Bangalore (ISJ): India's indigenously developed light combat aircraft 'Tejas' was finally cleared for induction in the Indian Air Force, IAF. Equipped with a quadruplex digital fly-by-wire flight control system, the aircraft achieved another significant milestone on Saturday (Dec. 07) with the launching of an infrared seeking air-to-air missile that hit and destroyed the target in a direct hit with precision, said Defence Ministry in a statement. The test flight, demonstrating required parameters was conducted off the coast of Goa in Arabian Sea ahead of its expected induction in to IAF later this month.
"With this launch of missile from Tejas and successfully hitting the target in the first shot, we have demonstrated the total system capability of LCA Tejas," said an elated Avinash Chander, Scientific Advisor to Defence Minister and Secretary Department of Defence Research and Development.
Piloted by Group Captain Suneet Krishna, the aircraft commanded Infrared seeker missile through the fire control radar to lock on to the target, towed by a pilotless aircraft 'Lakshya'.
Tejas, part of the Light Combat Aircraft programme to replace India's aging fleet of MiG-21 fighters which began in the 1980s had over-run time and development cost. From an initial cost of Rs. 560 crore in 1983, project Tejas was delayed by 20 years and the cost overshooting to over Rs. 13,000 crore, with the government giving an extension of the fighter's full-scale engineering development till December 31, 2018.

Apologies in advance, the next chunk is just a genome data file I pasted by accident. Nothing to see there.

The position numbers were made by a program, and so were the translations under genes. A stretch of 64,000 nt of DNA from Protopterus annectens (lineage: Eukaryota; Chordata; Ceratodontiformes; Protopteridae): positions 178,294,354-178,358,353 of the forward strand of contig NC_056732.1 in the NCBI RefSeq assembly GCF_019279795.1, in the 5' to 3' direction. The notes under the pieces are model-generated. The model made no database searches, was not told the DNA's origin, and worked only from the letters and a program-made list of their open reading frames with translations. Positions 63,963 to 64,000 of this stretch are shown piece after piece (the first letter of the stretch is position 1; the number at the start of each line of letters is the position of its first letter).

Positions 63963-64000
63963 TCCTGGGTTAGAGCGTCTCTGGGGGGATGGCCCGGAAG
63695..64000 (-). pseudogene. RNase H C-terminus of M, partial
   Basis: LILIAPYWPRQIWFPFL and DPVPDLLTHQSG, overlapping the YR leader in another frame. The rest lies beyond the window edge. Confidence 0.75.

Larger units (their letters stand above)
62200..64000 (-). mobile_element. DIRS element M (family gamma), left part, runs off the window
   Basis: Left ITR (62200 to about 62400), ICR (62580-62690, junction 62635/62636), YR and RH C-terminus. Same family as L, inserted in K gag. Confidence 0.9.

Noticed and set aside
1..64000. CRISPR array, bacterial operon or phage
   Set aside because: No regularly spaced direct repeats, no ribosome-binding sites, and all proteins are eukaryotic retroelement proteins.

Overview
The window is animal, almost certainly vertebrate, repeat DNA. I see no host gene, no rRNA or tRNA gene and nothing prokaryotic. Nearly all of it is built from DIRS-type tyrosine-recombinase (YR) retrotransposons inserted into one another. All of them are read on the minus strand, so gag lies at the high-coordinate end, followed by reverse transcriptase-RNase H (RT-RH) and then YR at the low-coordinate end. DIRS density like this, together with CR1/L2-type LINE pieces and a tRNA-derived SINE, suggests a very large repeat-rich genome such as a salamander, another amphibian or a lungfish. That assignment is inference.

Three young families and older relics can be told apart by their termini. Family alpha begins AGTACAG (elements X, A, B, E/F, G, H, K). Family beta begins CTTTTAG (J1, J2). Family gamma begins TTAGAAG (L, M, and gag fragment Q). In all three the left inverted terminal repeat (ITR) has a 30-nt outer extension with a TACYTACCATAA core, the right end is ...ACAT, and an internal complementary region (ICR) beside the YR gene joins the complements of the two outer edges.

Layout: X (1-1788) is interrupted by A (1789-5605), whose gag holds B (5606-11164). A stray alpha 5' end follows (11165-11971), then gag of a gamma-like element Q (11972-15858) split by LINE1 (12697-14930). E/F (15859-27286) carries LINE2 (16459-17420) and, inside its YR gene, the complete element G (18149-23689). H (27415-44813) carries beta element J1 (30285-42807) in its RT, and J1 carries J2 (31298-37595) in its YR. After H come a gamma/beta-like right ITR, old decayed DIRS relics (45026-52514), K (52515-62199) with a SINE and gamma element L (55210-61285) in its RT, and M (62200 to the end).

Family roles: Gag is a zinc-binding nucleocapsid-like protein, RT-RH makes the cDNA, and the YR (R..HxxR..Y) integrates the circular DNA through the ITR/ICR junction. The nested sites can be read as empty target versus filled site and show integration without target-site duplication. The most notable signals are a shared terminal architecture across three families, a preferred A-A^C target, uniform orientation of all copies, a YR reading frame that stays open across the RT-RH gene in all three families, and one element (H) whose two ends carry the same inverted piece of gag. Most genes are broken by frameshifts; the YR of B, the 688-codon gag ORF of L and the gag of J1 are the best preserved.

The aircraft was developed by a national consortium of over 100 defence laboratories, industrial organisations and academic institutions with the state-run Hindustan Aeronautics Ltd as the principal contractor.
Tejas completed its maiden flight in March, 2013 after getting the Flight Readiness Review Board's (FRRB) clearance. A month later, the Naval version of Tejas, designed to operate from aircraft crriers, also made successful flight-trial. The Naval version use ski-jump for take-off and arrested landing for aircraft carrier operations. It uses a drooped nose section for better view and strengthened airframe structure for such operations.